You’re a savvy comic-book buyer. You want to read something on your digital thingamajig, but you only want to spend $2 on comics. The typical fare from the major and major-lite comics companies is getting dull. Somehow, a lady with spiky two-toned hair caught in a time vortex gets your attention. Wow, you think, two volumes of this adventure is $2 for over 60 pages? Is it worth it? Perhaps, if you know what to expect.
Zoe Out of Time by Michalski & Lagos with art from Derlis Santacruz, has completed two volumes available on Comixology. It’s about a young woman from the year 2050 obtaining a time machine her father built. Does she use it for great justice? Not quite. Zoe Out of Time #1 and #2 veers toward romance than timey-wimey.
Zoe goes back to 1990 and meets her rock idol who died tragically that year. She finds herself in the midst of a nightclub crowd listening to the idol’s band entertain. She has no time to savour the music because she loses the time machine. Afterwards, the story lets us get to know the band, their dreams of making the big time, and Zoe and her idol falling for each other, natch.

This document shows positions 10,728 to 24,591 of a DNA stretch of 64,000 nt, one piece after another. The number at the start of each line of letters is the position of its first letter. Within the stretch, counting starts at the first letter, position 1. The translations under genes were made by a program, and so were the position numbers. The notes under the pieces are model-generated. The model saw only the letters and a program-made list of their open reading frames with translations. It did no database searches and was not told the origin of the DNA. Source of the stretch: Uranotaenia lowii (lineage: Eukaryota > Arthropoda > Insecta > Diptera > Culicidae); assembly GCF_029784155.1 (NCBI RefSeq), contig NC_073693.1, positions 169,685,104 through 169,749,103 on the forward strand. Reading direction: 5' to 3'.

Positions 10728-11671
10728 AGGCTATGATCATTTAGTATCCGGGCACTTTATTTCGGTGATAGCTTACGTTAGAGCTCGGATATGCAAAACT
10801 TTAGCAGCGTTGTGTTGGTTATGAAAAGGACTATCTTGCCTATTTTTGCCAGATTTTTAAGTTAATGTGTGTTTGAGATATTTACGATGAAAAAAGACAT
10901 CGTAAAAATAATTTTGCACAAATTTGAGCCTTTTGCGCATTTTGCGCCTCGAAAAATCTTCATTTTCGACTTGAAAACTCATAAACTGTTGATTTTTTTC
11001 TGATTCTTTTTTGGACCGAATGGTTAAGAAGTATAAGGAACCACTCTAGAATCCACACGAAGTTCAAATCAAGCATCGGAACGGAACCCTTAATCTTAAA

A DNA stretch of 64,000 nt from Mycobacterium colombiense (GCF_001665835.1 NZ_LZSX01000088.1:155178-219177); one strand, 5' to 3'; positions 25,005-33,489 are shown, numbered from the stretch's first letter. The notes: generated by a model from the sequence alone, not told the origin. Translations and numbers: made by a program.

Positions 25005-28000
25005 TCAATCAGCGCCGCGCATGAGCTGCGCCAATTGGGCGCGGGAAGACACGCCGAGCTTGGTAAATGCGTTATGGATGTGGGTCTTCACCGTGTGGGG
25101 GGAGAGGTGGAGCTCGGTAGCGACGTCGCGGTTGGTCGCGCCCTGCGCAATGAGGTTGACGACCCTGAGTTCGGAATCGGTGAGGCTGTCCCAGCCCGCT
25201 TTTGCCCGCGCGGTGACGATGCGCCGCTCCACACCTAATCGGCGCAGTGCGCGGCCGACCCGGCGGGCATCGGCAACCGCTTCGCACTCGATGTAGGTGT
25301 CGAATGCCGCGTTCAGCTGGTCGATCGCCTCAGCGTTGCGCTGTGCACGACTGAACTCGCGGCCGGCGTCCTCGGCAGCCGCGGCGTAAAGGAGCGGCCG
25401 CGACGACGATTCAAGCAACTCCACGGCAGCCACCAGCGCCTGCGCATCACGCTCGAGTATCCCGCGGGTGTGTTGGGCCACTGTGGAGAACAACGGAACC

Oh, and there are a few obligatory “Meanwhile” scenes in 2050 with Zoe’s dad. The story alright, but I wouldn’t call it science fiction. There are songs, but the lyrics didn’t whisk me away to the popular pablum of 1990.
By the end, elements of crime fiction rear its head. It’s the halfway mark of the story, and Zoe is little prepared for new threats. Creator-writers J. Michalski and Alexander Lagos provide a little atmosphere. Zoe, the protagonist, is under duress finding her time-traveling device so there’s little time for her or the reader to enjoy the wonders of a past time. Under Santacruz’s pen and Oren Kramek color brush, Zoe is naive, but never nasty. For $2, Zoe Out of Time, while not unforgettable, isn’t regrettable.
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